Parenting Matters! The Biopsychosocial Context of Parenting Children with Neurodevelopmental Disorders in Canada
Principal Investigator: Peter Rosenbaum (Nominated)
Co-Principal Investigators: L. Lach, D. Kohen
Co-Investigators: R. Birnbaum, J. Brehaut, R. Garner, M. McKenzie, T. McNeill, A. Niccols, D. Nicholas & M. Saini
Funding Source: Canadian Institutes of Health Research
Surprisingly little is known about the processes involved in parenting children and adolescents with neurodevelopmental disorders (NDD) given the complex emotional, behavioral and social problems that are either features or correlates of these conditions. The main goal of these studies are to gain a better understanding of the extent to which parenting children with NDD differs from parenting in general, what makes a difference to parenting, the difference that parenting makes to child outcomes, and whether there are ways of understanding parenting that is unique to this population.
Four multi-method projects address these questions:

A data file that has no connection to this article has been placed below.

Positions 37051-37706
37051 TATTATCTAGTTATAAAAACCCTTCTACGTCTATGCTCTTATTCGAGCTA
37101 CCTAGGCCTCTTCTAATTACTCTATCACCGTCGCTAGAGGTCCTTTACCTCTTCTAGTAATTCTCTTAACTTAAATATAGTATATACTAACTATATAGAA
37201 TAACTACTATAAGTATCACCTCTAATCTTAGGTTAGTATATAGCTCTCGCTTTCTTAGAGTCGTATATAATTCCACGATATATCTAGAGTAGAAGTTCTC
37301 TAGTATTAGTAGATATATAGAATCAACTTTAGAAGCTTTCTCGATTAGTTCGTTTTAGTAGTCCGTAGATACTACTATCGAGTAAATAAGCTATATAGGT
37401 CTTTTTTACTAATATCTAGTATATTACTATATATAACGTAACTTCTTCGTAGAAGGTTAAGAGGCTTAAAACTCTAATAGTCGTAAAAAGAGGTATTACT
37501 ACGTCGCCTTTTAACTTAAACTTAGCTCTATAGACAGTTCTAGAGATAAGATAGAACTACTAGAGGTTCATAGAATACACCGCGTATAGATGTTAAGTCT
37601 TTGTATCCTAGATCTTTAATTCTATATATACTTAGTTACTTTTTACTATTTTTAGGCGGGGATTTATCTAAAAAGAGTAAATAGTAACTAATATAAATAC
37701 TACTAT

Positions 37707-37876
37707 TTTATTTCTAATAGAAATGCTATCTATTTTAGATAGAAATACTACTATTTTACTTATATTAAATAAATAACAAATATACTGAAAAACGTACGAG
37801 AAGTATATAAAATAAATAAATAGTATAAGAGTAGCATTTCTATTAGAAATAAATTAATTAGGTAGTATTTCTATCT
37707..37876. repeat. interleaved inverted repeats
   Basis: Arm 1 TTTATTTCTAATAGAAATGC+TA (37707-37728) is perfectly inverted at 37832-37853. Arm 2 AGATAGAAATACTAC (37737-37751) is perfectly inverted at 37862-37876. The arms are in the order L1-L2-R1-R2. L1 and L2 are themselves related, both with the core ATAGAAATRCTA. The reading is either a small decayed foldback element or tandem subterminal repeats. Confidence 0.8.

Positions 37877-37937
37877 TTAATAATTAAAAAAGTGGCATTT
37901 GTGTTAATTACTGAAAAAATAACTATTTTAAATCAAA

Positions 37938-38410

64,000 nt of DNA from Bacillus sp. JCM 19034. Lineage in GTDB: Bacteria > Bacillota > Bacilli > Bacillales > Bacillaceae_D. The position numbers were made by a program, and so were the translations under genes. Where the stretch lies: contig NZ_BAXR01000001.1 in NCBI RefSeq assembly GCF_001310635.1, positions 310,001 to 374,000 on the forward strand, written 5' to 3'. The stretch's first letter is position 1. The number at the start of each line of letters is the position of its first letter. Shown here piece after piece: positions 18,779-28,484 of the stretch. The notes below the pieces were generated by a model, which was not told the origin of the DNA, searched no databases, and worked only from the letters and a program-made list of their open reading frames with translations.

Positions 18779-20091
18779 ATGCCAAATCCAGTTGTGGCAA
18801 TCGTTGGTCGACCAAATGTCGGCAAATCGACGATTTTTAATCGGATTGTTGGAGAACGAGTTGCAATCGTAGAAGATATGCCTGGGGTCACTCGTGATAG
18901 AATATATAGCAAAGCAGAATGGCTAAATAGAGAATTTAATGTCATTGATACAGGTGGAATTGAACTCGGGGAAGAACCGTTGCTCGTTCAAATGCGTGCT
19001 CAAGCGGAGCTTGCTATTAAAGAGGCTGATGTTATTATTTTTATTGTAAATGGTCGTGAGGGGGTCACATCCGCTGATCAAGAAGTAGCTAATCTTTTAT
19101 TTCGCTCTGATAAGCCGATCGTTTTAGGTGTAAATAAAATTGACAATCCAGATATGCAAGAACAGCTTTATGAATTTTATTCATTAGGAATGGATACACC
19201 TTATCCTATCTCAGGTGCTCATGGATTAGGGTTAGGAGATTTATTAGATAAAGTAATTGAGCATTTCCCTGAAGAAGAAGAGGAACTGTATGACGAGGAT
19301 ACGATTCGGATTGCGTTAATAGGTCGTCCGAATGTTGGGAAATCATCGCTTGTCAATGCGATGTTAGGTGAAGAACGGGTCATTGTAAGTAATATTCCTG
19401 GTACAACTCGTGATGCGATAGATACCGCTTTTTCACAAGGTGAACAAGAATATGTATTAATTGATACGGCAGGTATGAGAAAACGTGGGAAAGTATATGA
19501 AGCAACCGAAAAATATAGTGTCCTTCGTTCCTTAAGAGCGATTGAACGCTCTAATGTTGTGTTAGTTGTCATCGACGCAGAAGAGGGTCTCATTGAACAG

- Using an internationally recognized protocol for conducting a systematic review of quantitative and qualitative research, parenting behavior, cognition and style as well as social, family and child correlates of parenting will be established;
- Secondary data analyses of the Canadian population-based National Longitudinal Survey of Children and Youth (NLSCY) will quantitatively compare parenting children with NDD to parenting typically developing children;
- A clinical study will examine predictors and experiences of parenting children with NDD;
- A review of the legislation as well as a survey of existing policies and programs will be conducted to document those services available to Canadian parents of children with NDD in the areas of income support, respite/alternative care and case management.
This will provide a solid basis against which to develop policy and practice recommendations.